‘This is the End’
What is the purpose of a film trailer?
Without a trailer, would the final product have any where near as much of an impact as the film had with the trailer? I doubt it.
- Attract audiences to the film. They offer a snippet of what is to come in the final product.
- Define the film’s genre. The genre is one thing that the film has to clearly show, otherwise you might go to a film expecting one thing and getting another.
- Show the the film’s release date
- Inform you who is in the film. Many people will go to see a film, based upon the reputation of those involved with it.
- To let the viewers know what the general plot-line of the story is, without spoiling anything.
- Create buzz or hype. Hype can be a bad thing, because people may have extremely high expectations for something and then be let down by a ‘disappointing’ product.
What do you think makes a good film trailer?
- From the perspective of the companies involved with the film, it would be to market and sell the film to the public, so that when it is released, many people will want to go and watch it.
- From the perspective of a viewer, it would be to make the audience feel emotion; laughter, fear, tension, happiness, love, etc. If a film is defined as a comedy, but the comedy doesn’t make you laugh, then it isn’t really going to sell the film to you. The film needs to showcase some of it’s best moments in the trailer, as these are the moment’s when the viewer might say, ‘yeh that looks awesome’ which would be the point when he/she decides that they want to go and see the film. It also needs to clearly tell the viewer what the general plot line of the story is (without spoiling it) Because like books, film’s are a form of art, and you are giving up time and money to go and see the film, so they need to tell you why that money is going to be well spent, and why it was a well spent one/two and a half hours.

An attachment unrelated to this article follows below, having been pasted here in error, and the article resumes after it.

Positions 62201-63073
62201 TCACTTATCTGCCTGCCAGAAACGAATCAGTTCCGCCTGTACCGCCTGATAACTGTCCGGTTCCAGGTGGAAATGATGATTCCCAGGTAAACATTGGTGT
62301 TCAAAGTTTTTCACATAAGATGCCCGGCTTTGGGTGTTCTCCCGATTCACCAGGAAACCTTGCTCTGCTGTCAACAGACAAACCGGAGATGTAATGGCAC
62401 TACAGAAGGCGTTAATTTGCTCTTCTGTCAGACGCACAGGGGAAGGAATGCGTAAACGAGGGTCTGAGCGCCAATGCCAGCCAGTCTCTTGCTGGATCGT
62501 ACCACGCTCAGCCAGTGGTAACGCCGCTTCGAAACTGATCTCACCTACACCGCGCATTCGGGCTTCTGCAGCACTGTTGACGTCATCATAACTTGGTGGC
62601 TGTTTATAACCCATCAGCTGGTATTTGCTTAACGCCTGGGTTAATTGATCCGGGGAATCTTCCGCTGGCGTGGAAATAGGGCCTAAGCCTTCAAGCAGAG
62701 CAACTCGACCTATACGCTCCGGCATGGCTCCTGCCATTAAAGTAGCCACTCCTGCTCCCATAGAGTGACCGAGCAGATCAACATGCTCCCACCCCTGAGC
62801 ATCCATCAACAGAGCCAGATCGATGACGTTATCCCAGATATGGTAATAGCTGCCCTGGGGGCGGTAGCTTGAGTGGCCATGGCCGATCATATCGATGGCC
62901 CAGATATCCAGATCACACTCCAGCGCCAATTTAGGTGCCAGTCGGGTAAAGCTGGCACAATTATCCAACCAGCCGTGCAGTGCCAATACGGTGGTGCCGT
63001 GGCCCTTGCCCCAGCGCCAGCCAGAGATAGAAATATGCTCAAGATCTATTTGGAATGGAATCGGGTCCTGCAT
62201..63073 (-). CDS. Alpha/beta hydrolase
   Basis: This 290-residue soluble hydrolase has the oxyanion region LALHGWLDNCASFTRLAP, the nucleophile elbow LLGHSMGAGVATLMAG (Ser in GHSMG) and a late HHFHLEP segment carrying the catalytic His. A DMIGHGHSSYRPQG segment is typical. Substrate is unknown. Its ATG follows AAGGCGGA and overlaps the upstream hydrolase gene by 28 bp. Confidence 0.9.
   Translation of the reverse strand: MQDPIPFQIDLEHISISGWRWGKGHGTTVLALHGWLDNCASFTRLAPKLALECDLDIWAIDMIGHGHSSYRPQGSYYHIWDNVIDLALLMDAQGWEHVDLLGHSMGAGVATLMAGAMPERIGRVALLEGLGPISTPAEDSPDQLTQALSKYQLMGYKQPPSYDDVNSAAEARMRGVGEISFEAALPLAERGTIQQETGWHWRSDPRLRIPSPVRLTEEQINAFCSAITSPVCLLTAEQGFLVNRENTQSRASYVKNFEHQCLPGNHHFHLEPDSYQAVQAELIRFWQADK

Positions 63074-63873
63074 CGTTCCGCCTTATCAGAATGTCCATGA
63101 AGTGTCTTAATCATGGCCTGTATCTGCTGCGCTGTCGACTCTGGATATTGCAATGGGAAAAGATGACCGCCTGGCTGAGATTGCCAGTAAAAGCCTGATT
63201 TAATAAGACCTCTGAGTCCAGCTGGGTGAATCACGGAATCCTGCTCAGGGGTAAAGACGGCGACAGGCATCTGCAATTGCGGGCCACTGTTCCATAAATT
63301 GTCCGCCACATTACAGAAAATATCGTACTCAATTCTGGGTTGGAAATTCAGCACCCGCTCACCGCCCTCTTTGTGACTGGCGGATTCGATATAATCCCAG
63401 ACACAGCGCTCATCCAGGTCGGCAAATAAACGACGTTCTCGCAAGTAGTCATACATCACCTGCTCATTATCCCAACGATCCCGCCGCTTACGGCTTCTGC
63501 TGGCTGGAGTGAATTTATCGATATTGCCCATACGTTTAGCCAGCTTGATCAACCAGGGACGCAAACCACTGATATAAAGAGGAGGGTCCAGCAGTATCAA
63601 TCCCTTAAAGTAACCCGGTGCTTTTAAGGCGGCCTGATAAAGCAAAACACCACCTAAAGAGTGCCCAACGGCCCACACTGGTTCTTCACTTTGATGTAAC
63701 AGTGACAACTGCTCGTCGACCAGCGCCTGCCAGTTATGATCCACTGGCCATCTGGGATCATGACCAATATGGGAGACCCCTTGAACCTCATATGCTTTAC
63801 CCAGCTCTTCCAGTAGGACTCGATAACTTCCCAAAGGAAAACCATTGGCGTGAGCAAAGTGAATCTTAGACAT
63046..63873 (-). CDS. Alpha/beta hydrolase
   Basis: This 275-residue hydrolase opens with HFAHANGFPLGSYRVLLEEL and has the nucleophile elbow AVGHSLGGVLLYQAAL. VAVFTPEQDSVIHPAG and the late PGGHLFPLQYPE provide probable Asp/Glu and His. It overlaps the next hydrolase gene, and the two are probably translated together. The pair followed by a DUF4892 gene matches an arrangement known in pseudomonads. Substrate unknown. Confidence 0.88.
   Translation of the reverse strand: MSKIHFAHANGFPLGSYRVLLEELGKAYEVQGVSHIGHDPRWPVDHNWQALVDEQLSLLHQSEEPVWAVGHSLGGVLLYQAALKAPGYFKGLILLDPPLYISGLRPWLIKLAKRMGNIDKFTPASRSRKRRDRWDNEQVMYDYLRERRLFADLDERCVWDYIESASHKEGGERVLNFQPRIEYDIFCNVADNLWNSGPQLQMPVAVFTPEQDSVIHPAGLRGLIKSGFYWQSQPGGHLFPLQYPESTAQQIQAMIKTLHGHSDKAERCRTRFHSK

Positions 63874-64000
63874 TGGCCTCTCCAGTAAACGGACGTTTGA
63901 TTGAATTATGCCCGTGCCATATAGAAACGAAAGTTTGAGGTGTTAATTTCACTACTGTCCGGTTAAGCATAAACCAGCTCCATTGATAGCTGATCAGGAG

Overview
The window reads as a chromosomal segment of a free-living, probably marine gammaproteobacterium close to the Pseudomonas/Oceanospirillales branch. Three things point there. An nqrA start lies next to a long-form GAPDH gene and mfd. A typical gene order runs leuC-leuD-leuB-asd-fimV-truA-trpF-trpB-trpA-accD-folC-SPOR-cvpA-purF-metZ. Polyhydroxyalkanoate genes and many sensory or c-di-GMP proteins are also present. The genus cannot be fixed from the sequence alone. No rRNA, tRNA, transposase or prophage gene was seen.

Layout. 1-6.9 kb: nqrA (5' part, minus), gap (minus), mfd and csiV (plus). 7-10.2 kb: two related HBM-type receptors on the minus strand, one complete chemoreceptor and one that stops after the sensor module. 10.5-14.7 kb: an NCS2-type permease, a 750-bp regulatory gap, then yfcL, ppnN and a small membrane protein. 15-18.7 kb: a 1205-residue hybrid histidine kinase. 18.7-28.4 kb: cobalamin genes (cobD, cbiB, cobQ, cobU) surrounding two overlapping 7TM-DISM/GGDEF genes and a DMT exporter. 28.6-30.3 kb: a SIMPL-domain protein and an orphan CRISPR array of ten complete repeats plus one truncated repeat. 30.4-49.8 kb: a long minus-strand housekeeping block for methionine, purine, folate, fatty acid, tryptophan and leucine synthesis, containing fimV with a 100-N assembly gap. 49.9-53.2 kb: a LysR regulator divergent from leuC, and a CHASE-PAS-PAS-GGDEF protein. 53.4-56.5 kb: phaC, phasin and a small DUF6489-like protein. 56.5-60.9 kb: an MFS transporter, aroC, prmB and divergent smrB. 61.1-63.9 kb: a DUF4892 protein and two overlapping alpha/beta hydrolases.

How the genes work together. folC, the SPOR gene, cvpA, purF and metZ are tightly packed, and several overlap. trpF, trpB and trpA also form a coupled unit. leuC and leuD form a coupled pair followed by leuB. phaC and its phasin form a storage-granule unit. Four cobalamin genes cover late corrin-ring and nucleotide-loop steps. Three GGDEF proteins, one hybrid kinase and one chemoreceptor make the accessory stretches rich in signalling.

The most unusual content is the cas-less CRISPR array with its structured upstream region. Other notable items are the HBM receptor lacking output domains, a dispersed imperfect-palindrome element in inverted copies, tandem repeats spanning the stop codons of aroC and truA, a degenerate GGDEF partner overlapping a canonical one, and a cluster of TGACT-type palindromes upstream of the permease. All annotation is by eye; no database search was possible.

What are the characteristics of sound in a film trailer? (regardless of genre)
- Section based (the music changes as the soundtrack progresses)
- Toned (matching the character’s/events persona)
- Believable (They have to make you feel like as if you are in the world of the film)
What is the genre of the two film trailers you have chosen?
Gravity – Sci-Fi
This is the End – Comedy
What sounds do you associate with the two genre’s?
- Heart pounding
Who is the target audience for your two clips? – How does this affect sound chosen?
This depends on the specific type of sci-fi. Films such as ‘Alien’ and ‘Oblivion’ are both sci-fi’s but are completely different. But generally adults appreciate sci-fi’s as well, but just not as much as as teenager perhaps, because many more films are fitting into the sci-fi genre that are not as ground breaking and exceptional as old sci-fi’s like ‘Blade Runner’ or ‘2001 A Space Odyssey’
This means that the sounds can be similar and take insporation from older sci-fi’s as oppose to more modern ones.
Teenagers/early adults are the main target audience, but some comedies are mixed with other genre’s and are aimed at several different audiences. For instance ‘Kiss Kiss Bang Bang’ is a dark comedy. So it would be better suited for adults than teenagers. But teenagers are the main target audience.